Doddridge Knapp's steps in a tumult
A Deal in Stocks.
The wolf-face, seamed with hatred
and anger, and hideous with evil pas-
sions, that had glowered for a mo-
ment out of the smoky frame of the
Chinese den, was still haunting me as
I forced myself once more to return
to the office. Wednesday morning had
come, and I was due to meet Dodd
ridge Knapp. But as I unlocked the
door, I took some comfort in thy
reflection that I could hardly be more
unwilling to meet the Wolf than he
must be to meet me. •
I had scarcely settled myself in my
chair when I heard the key turn in
the lock. The door swung open, and
in walked Doddridge Knapp.
I had thought to find at least some
trace of the opium debauch through
which I had gained the clew to his
strange and contradictory acts. But
the face before me was a mask that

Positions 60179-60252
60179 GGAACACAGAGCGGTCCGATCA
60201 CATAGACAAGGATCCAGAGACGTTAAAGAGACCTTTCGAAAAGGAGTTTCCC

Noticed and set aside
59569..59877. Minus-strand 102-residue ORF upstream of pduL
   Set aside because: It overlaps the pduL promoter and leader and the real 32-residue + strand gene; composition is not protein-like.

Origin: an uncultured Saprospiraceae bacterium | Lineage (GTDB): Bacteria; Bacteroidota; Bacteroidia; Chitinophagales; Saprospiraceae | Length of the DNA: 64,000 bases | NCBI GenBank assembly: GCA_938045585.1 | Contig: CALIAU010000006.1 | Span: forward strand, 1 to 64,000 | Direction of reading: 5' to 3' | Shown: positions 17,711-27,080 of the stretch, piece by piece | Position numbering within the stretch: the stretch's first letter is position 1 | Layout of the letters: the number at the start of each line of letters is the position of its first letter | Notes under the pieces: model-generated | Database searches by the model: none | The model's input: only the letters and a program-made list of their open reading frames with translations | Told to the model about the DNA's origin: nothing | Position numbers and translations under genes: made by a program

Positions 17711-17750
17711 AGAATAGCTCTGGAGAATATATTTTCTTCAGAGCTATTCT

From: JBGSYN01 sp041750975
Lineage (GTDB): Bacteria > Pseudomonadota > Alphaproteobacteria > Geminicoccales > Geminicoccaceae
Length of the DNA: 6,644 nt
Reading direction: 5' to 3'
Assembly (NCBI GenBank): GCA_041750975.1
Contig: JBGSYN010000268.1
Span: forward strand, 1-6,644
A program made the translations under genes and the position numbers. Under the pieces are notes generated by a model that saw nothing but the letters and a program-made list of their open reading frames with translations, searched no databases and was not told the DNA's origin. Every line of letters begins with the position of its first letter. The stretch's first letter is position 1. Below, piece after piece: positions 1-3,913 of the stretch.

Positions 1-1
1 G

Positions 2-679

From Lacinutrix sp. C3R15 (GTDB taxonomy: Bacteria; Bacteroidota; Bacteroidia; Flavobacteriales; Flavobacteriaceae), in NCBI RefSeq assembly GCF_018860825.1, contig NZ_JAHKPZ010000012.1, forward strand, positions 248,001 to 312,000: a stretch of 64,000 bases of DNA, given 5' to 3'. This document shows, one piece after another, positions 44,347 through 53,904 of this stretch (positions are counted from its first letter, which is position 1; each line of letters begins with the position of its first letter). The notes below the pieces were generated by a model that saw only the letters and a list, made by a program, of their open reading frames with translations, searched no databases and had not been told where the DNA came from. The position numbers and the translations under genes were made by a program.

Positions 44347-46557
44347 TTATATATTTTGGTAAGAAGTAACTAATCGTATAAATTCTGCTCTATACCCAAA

showed no sign of the experiences
through which he had passed. For
all that appeared, he might have em-
ployed the time since I had left here
two days before in studying philoso
phy and cultivating peace and good
will with his neighbors.
'Ah, Wilton." <ie said, affably, rub
bing his hands with a purring growl.
"You're ready for a hard day s wcik,
"Nothing would please me better."
I said cheerfully, my repugnance
melting away with the magnetism of
his presence. "Is the black flag up to-
He looked at me In surprise for an
Instant, and then growled, still In
." 'No quarter' is the motto to-day "
And I listened closely as the King
the Street gave his orders for the
"You understand now," he said at
the end of his orders, "that you are
to sell all the Crown Diamond that
the market will take, and buy all
the Omega that you can get below one
"We'll feed Decker about as big
a dose as he can Bwallow, I reckon,
said the King of the Street, grimly.
"One thing," I 8ald, "I'd like to
know If I'm the only one operating
The King of the Street drew his
bushy brows down over his eyes and
scowled at me a moment.
"You're the only one in the big